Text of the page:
Catholic Dissident Leader in Cuba: Under Current Totalitarian Regime, ‘It Is Impossible to Prosper’
The Register spoke with Eduardo Cardet, leader of the Christian Liberation Movement in Cuba, amidst ongoing calls for freedom and regime change on the communist-controlled island.
Last week, thousands of Cubans took to the streets in protest. The unprecedented crowds called for food and medicine, which have been hard to come by on the economically crippled island. But they also called for something more profound: freedom and liberty, human needs that have been in short-supply in Cuba during the 62-year rule of a communist regime.
Inspired by the Gospel’s call for human freedom in all areas of life, Movimiento Cristiano Liberacion (MCL), known in English as the Christian Liberation Movement, has called for political reform for decades often in the face of violent responses from the Cuban government. The Register reached MCL’s current leader, Dr. Eduardo Cardet, July 16 at his home via text messages. The text message exchange, originally in the Spanish language, has been translated here.
There are reports that you are effectively under house arrest. What’s your current status?
I am not under house arrest, but under close surveillance. They are monitoring us. We can move somewhat freely within the town where I live, Velasco, but we are prevented from going to other cities or parts of the country.
Reports coming out of the island seem incomplete. What would you want an audience in America to know about what’s actually taking place in terms of the demonstrations and the government response?
The dictatorship keeps the internet and social networks blocked to prevent Cubans from communicating with each other and spreading images and news about what is currently happening on the island. Nevertheless, the peaceful demonstrations in our town and in multiple cities throughout Cuba have been an authentic and civil manifestation of our people demanding freedom, demanding radical changes that allow us to live with quality.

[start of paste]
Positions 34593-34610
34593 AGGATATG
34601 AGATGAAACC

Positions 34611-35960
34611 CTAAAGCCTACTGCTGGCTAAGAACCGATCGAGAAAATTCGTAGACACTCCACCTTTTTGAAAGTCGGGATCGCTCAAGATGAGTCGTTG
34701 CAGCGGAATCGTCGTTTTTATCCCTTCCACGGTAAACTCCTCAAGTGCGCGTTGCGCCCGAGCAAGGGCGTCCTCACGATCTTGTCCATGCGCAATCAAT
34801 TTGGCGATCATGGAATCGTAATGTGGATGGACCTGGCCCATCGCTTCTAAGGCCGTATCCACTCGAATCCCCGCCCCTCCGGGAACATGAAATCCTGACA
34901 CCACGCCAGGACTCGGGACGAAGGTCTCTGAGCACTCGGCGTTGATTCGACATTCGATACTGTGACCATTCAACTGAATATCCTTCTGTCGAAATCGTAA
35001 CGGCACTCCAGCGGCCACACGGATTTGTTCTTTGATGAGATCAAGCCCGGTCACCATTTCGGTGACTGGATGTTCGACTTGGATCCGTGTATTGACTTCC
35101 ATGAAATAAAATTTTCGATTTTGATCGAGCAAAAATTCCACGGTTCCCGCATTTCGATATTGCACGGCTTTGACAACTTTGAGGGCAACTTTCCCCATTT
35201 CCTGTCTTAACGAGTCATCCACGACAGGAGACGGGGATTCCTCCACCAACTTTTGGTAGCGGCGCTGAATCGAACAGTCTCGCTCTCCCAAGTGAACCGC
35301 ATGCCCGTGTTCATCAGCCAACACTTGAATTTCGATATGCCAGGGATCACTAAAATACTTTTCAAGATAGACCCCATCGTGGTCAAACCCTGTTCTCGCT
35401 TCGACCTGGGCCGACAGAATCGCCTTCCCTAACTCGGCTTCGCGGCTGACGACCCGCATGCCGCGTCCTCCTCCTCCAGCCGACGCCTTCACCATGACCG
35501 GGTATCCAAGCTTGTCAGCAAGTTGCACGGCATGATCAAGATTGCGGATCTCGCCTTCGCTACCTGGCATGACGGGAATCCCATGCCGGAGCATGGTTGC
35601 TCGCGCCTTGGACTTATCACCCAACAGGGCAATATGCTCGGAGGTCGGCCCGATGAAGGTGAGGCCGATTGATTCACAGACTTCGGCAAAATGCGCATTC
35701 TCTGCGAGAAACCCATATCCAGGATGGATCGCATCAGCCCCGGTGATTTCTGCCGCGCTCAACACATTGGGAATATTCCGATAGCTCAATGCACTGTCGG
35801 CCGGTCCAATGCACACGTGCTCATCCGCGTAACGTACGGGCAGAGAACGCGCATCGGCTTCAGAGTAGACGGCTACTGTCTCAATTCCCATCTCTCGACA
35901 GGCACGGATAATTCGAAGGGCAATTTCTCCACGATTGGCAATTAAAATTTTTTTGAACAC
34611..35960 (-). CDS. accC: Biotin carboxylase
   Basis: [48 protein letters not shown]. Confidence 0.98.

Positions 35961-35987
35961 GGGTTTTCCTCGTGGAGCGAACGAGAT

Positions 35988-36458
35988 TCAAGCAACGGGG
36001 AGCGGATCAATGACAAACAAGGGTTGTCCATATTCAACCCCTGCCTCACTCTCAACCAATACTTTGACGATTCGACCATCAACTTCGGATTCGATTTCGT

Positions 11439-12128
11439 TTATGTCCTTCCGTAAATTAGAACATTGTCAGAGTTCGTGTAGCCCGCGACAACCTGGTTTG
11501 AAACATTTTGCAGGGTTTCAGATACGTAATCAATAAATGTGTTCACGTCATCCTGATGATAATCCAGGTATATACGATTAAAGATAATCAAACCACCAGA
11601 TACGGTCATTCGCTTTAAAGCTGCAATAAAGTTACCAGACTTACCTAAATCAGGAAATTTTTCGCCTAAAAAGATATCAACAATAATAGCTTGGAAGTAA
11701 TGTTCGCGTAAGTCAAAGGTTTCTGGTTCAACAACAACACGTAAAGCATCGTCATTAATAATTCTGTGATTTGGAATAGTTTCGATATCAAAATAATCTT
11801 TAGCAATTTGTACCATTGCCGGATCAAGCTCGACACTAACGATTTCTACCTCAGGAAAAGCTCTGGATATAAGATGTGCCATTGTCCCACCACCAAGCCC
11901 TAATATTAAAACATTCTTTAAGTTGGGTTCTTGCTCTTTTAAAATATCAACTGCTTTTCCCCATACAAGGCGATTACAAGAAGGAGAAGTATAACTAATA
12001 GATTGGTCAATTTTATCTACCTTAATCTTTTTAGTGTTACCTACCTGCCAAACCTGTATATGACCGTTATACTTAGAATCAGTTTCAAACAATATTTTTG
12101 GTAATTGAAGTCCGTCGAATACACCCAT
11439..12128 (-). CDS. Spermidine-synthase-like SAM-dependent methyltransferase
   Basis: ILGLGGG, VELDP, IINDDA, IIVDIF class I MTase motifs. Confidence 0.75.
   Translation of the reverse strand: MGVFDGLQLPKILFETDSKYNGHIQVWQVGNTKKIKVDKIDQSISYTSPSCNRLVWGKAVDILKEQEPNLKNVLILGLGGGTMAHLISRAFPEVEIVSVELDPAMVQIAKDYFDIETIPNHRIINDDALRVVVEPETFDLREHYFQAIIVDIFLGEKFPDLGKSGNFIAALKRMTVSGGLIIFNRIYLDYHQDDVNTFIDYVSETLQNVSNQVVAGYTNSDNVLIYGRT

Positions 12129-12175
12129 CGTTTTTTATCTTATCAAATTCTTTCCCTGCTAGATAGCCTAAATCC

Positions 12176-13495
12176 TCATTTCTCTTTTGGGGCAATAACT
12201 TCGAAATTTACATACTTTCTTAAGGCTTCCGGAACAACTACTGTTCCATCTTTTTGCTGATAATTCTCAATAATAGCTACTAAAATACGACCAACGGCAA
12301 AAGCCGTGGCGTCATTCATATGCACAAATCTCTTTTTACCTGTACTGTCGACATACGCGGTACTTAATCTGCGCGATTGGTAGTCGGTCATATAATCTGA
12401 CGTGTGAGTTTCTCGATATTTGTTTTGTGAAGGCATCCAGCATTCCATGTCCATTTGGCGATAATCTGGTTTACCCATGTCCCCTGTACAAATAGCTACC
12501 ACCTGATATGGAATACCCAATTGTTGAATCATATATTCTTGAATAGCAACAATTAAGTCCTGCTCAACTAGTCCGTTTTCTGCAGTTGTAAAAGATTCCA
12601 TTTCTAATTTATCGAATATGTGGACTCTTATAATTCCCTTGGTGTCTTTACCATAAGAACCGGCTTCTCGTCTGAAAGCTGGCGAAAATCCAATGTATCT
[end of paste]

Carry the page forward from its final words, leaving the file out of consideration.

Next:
The regime’s response has been excessive repression, lethal use of force that has caused many victims, including deaths and injuries. Unfortunately, the one who occupies the presidential office, our country’s “dictator on duty,” Miguel Díaz Canel, gave the direct order for confrontation, for the blood to flow, for those who supposedly identify with the revolution as well as the repressive forces of the regime to attack unarmed civilians with total impunity. These civilians were peacefully demonstrating, making use of a legitimate right.
Currently, repressive government forces are carrying out a massive wave of arrests across the country. They are allegedly detaining and transferring to prisons those who participated in the peaceful demonstrations, especially young people. Statements from government officials indicate the possibility of swift trials and prison sentences of up to 20 years.
Many people inside and outside the island who are either part of the regime or want to defend it at all costs sell the false idea that the protests of the Cuban people are due to the painful situation caused by external factors such as what they wrongly call the North American embargo, the situation of COVID and others. The cause of the deep systemic and structural crisis that we Cubans suffer is a failed regime; it is the dictatorship that oppresses us, which violates our rights, takes away our freedoms, and makes it impossible for us to build a present and future of splendor.
The regime is hastily promoting the idea that they are taking corrective measures, but these will have little impact. For example, they have allegedly eliminated the restrictions that the government in customs had on the importation of food, medicine, and cleaning products. Instead, this proves that they are the ones who are blocking the Cuban people. Cuban people do not need useless measures; we need changes, profound transformations, so we can enjoy freedom and our rights, and can choose our present and our future.
What is MCL’s role in what's unfolding? How do you see your organization’s work explicitly connected to the Gospel and Church teaching?
Movimiento Cristiano Liberacion (MCL) is not a confessional organization, but its principles are based on the social doctrine of the Catholic Church and the liberating message of the Gospel. The MCL, as an inescapable part of the Cuban people, has been working peacefully and with charity for the necessary changes on our island since its foundation at a parish in Havana in 1987. Citizen mobilization is the cornerstone of our work, aimed at the promotion of rights and the rise of love, truth, and justice for all. We have always opposed the use of violence as a means of solving internal conflicts.